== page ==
Ericka Tazi – Case Closed


At the end of September, you may remember reading of the Vogelenzangs. They were a pair of Christian hoteliers in Aintree who had been charged with ‘religiously-aggravated threatening behaviour’ towards a guest, Ericka Tazi. Ms Tazi claimed at the time ‘they all but called [her] a terrorist’, getting nasty and ‘yobbish’, though the publicised insults from the event seemed only to be that they had called Mohammed a warlord and said that the hijab kept women in bondage.

Anyway, the case has been dropped.

The judge threw it out, suggesting (from to the Times)

that Mrs Tazi’s account could not be relied upon and that she was not quite the religious person that she presented herself as in the witness box.

Ouch.

I wouldn’t put that on her character reference.

The couple’s counsel, Hugh Tomlinson, QC, expressed the super-important, not-to-be-missed point in a handy, sound-bite sized sentence – perfect for being remembered and repeated by generations of lawyers to come:

“The fact that someone is upset or offended is not a reason for criminalising the speech used by the other person,”

Remember that!

Anyway, at the time, I expressed hope that

the case will be quickly dropped and fogotten about.

And now that it’s dropped, I suppose we should try to forget it. Apart from that handy line from Hugh Tomlinson, there isn’t much more to say.

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  1. #1 by Orang Putih on December 16, 2009 - 12:35

    Here in Indonesia there has been an interesting – though secular – case. A woman criticised a hospital on her blog and the hospital sued for defamation. I forget the woman’s name, but she is not well off, and there has been a coin collection for her. Quite a good idea, spell out her name in huge letters made by contributions of small change. There has been such an outcry that there is a good chance the hospital will back down or the case will be dropped.
    Another case that hit the news here was an old lady charged with stealing 3 cocoa pods worth…. about 5p. But that was theft plain and simple. Like scrumping.
    Use of the law to suppress freedom of speech, libel laws and anti-terrorism law, is a serious issue. We expect it in places with oppressive and corrupt governments but not in our western democracies. I read earlier about a student arrested in London for filming certain buildings. Aren’t almost all the buildings in Central London suitable targets for terrorism?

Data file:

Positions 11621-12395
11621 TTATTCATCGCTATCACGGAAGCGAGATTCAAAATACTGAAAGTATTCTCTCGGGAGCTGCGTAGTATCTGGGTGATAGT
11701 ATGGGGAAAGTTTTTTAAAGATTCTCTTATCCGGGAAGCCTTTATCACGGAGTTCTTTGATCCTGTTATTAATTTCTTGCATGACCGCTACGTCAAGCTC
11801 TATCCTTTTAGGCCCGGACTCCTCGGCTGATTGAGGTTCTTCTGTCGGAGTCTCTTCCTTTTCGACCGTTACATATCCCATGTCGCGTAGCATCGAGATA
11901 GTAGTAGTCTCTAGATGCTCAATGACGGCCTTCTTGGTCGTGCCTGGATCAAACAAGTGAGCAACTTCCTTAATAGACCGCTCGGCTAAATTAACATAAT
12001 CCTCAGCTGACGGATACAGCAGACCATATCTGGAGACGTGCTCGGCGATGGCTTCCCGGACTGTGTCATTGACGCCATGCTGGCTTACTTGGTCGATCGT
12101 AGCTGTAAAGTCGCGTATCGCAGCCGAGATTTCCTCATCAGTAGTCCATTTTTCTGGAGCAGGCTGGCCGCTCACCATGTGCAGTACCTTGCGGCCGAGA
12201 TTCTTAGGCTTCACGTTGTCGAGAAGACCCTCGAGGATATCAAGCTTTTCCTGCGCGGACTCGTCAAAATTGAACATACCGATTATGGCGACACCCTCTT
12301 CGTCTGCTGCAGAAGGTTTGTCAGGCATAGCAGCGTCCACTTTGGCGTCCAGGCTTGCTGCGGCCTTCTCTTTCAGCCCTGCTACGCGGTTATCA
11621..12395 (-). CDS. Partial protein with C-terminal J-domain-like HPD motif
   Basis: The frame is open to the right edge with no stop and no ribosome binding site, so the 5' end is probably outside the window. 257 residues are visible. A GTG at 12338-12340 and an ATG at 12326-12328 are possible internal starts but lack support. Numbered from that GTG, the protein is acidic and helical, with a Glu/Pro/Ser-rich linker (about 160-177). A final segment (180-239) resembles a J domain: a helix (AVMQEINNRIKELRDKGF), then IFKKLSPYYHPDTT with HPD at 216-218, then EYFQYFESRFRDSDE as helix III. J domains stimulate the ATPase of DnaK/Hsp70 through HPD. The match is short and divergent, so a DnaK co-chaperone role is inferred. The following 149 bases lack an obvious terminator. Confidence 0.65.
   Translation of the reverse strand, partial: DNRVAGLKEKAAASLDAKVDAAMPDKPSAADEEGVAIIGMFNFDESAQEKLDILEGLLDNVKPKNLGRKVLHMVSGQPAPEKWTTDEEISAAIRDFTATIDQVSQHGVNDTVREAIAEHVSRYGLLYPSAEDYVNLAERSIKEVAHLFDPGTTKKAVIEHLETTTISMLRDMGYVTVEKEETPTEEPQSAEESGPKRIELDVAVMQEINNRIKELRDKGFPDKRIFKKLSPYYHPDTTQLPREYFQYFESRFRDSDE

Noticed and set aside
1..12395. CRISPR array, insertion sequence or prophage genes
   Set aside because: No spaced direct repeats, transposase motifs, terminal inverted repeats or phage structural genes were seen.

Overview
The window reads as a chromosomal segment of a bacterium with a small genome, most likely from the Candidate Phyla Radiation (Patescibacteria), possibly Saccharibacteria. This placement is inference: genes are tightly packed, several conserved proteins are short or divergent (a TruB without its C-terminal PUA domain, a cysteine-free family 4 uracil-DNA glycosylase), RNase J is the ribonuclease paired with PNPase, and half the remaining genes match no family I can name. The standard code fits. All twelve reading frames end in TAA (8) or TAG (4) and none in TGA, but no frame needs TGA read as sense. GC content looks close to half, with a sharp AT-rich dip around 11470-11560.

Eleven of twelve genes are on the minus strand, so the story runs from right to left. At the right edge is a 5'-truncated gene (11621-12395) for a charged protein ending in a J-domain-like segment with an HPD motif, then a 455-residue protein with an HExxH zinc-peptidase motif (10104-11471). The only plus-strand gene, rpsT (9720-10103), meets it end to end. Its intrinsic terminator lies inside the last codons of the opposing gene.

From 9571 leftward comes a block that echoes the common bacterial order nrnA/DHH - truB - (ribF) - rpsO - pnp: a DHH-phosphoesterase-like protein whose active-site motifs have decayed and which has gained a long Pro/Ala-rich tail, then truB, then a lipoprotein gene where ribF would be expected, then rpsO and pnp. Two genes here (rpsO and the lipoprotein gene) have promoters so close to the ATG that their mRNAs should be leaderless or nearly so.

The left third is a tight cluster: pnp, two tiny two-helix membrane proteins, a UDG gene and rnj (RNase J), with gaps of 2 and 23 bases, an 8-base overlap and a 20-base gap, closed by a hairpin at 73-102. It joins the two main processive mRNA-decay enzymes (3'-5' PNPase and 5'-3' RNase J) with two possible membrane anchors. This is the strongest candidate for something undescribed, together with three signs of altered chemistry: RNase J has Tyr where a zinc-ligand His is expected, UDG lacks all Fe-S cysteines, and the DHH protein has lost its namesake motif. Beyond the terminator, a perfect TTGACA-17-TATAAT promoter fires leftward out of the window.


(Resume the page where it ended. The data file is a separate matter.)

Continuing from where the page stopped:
This might not seem to have much to do with skepticism but I feel there is a very close connection between rational, sceptical though and freedom of speech and action.

  2. #2 by Orang Putih on December 16, 2009 - 12:36

    Here in Indonesia there has been an interesting – though secular – case. A woman criticised a hospital on her blog and the hospital sued for defamation. I forget the woman’s name, but she is not well off, and there has been a coin collection for her. Quite a good idea, spell out her name in huge letters made by contributions of small change. There has been such an outcry that there is a good chance the hospital will back down or the case will be dropped.
    Another case that hit the news here was an old lady charged with stealing 3 cocoa pods worth…. about 5p. But that was theft plain and simple. Like scrumping.
    Use of the law to suppress freedom of speech, libel laws and anti-terrorism law, is a serious issue. We expect it in places with oppressive and corrupt governments but not in our western democracies. I read earlier about a student arrested in London for filming certain buildings. Aren’t almost all the buildings in Central London suitable targets for terrorism?
    This might not seem to have much to do with skepticism but I feel there is a very close connection between rational, sceptical thought and freedom of speech and action.

  3. #3 by Dionigi on December 23, 2009 - 11:34

    I would think that hoteliers who do not know when to keep their mouth shut would quickly lose guests anyway regardless of religion.

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